From 22nd May, Robert Dore & Company commenced correspondence with RTE on behalf the plaintiffs and there was an extensive exchange of letters with the RTE solicitor’s office. It appears from the letter of 22nd May that the plaintiffs were personally shown part of the footage and that they asked for a copy of that footage so that they could consult their legal advisers but were refused. I will limit references the correspondence to matters which bear on the question of discovery and will not refer to the other issues in the contentious correspondence, such as complaints of the defamatory character of the broadcast, requests for deletion of material, demands for apology, all potentially relevant to the main action. It emerges expressly or implicitly from the exchange of correspondence that on more than one occasion parts of the material it was intended to broadcast were shown to groups of parents of children at the crèche.
On 23rd May an early version of part of the programme was shown to the plaintiffs together with their solicitor and counsel at the RTE studios at Montrose. Their solicitors demanded a copy of the entire of the film footage recorded by the undercover reporter. On the same day RTE responded to say that a request to view the entire footage was excessive and offered to show the solicitors only the footage concerning the plaintiffs. The solicitors rejected this offer and twice demanded a DVD of the entire programme. It appears that, on 24th May, groups of parents were to be invited to RTE at Montrose to view the programme. By a letter of that day, the plaintiffs’ solicitors reiterated their demand for a DVD of the entire programme it was intended to broadcast.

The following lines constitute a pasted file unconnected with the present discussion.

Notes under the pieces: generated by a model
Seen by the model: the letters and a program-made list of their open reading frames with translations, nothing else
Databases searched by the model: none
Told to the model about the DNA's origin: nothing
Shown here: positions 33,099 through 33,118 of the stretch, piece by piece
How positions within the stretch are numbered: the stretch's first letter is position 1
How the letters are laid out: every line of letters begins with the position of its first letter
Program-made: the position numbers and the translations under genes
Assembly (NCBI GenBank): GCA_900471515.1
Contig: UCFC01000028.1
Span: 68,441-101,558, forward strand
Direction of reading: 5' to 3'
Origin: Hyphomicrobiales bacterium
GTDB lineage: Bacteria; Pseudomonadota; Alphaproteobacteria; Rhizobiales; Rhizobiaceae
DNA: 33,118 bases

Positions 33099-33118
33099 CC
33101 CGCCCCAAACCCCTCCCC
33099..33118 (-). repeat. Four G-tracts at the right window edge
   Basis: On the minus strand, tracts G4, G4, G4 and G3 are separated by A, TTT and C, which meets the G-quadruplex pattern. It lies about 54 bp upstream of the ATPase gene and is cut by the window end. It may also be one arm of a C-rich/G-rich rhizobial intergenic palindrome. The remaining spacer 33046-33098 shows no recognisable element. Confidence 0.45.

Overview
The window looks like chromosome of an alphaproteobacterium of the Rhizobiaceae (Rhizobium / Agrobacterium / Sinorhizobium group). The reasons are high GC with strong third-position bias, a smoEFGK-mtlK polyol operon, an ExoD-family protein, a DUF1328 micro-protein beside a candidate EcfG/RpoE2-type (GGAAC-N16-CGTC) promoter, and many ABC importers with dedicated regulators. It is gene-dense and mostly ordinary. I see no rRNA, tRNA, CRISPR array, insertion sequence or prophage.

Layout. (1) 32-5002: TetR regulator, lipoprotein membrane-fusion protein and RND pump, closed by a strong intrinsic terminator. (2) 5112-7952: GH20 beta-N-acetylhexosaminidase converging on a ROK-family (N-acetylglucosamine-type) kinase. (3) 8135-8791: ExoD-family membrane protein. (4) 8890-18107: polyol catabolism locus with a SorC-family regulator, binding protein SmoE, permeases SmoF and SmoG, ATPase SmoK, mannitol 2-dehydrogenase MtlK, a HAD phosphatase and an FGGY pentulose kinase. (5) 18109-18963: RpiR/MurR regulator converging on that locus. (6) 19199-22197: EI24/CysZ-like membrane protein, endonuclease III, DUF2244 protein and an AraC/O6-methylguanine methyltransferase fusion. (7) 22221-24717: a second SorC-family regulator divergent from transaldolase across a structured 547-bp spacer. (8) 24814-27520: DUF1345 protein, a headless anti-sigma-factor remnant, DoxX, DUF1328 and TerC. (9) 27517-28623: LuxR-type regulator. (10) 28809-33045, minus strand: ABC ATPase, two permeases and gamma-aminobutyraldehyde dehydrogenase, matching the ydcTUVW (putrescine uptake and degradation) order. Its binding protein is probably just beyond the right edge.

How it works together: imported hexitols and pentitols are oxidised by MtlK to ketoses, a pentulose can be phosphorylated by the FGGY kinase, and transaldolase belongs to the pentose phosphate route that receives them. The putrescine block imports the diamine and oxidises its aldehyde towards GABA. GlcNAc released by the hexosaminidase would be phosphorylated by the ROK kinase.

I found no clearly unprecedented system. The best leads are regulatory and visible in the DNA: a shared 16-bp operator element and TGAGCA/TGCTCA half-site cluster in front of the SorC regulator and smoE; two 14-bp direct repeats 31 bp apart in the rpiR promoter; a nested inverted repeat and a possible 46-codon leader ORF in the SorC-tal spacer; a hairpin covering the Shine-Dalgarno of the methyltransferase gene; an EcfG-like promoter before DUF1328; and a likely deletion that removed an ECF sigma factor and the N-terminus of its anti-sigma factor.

On 24th May, RTE’s solicitor told Dore & Company that it was intended to pixelate /blur the images of the plaintiffs. Dore & Company replied and demanded that they be given notice of when it was intended to broadcast the programme. RTE replied that the broadcast would take place on Tuesday 28th May at 9:30 pm, which indeed it did.
Writing on 31st May, Dore & Company said that there had been changes in the programme as broadcast as compared with what had been “shown to our client and their legal advisers on Thursday last 23rd May in Montrose.” That letter noted that the images of Ms Craddock had been pixelated but that the footage relating to Ms. Kavanagh had not been shown in the broadcast. In the same letter, Dore & Company demanded, inter alia, the following material:
RTE replied on 6th June saying that the Garda Síochána had requested that it retain all footage taken at the Links Crèche until further notice and that RTE was not in a position to provide a copy of the footage to third parties other than by way of court order “save to the Gardaí and the HSE to assist with their ongoing investigations into the matter.” The letter continued:
It is important that RTE does not take any steps which would interfere with or otherwise prejudice these investigations and RTE cannot accede to your request for copies of footage.
On 16th July 2013, Dore & Company wrote seeking voluntary discovery in each case. It is worthy of note that these requests were made contemporaneously with the issues of the plenary summons. The request was for discovery of:
The justification for that request was stated in the letter to be the following:
The Plaintiff was obliged to issue these proceedings and now must seek pre statement of claim discovery to access this information, in circumstances where RTE has refused to furnish the Plaintiff with the recording of the “Breach of Trust” programme which it showed to the parents of children attending at Links Abbington, Malahide, on a date unknown prior to its national broadcast of the “Breach of Trust” programme in its final version.
The Plaintiff is unaware of the contents of the programme shown to the parents.
A version of the portion of the programme concerning the Plaintiff intended to be broadcast nationally was shown to the Plaintiff and her legal advisors in Montrose on 23 May 2013. What was shown to the Plaintiff on that occasion differed significantly from that programme that was broadcast.